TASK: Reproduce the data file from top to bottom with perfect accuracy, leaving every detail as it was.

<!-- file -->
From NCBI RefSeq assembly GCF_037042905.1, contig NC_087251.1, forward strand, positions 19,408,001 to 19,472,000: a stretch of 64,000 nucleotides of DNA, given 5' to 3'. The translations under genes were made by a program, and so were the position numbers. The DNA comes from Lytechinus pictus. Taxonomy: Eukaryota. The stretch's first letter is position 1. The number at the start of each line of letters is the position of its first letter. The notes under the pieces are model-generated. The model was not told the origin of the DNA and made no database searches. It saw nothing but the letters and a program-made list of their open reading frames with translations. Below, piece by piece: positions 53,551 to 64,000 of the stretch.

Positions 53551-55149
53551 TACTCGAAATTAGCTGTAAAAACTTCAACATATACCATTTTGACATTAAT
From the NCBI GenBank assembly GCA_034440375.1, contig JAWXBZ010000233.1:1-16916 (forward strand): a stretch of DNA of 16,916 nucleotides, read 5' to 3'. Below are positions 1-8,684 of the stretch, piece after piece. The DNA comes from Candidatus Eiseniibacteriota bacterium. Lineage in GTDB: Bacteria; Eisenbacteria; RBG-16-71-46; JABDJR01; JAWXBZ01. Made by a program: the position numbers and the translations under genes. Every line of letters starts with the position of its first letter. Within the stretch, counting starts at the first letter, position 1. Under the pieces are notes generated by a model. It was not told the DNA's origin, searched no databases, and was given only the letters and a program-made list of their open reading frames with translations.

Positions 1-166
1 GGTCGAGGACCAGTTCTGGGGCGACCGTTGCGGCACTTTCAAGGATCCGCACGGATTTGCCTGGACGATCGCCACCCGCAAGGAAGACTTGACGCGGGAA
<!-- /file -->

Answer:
From NCBI RefSeq assembly GCF_037042905.1, contig NC_087251.1, forward strand, positions 19,408,001 to 19,472,000: a stretch of 64,000 nucleotides of DNA, given 5' to 3'. The translations under genes were made by a program, and so were the position numbers. The DNA comes from Lytechinus pictus. Taxonomy: Eukaryota. The stretch's first letter is position 1. The number at the start of each line of letters is the position of its first letter. The notes under the pieces are model-generated. The model was not told the origin of the DNA and made no database searches. It saw nothing but the letters and a program-made list of their open reading frames with translations. Below, piece by piece: positions 53,551 to 64,000 of the stretch.

Positions 53551-55149
53551 TACTCGAAATTAGCTGTAAAAACTTCAACATATACCATTTTGACATTAAT
From the NCBI GenBank assembly GCA_034440375.1, contig JAWXBZ010000233.1:1-16916 (forward strand): a stretch of DNA of 16,916 nucleotides, read 5' to 3'. Below are positions 1-8,684 of the stretch, piece after piece. The DNA comes from Candidatus Eiseniibacteriota bacterium. Lineage in GTDB: Bacteria; Eisenbacteria; RBG-16-71-46; JABDJR01; JAWXBZ01. Made by a program: the position numbers and the translations under genes. Every line of letters starts with the position of its first letter. Within the stretch, counting starts at the first letter, position 1. Under the pieces are notes generated by a model. It was not told the DNA's origin, searched no databases, and was given only the letters and a program-made list of their open reading frames with translations.

Positions 1-166
1 GGTCGAGGACCAGTTCTGGGGCGACCGTTGCGGCACTTTCAAGGATCCGCACGGATTTGCCTGGACGATCGCCACCCGCAAGGAAGACTTGACGCGGGAA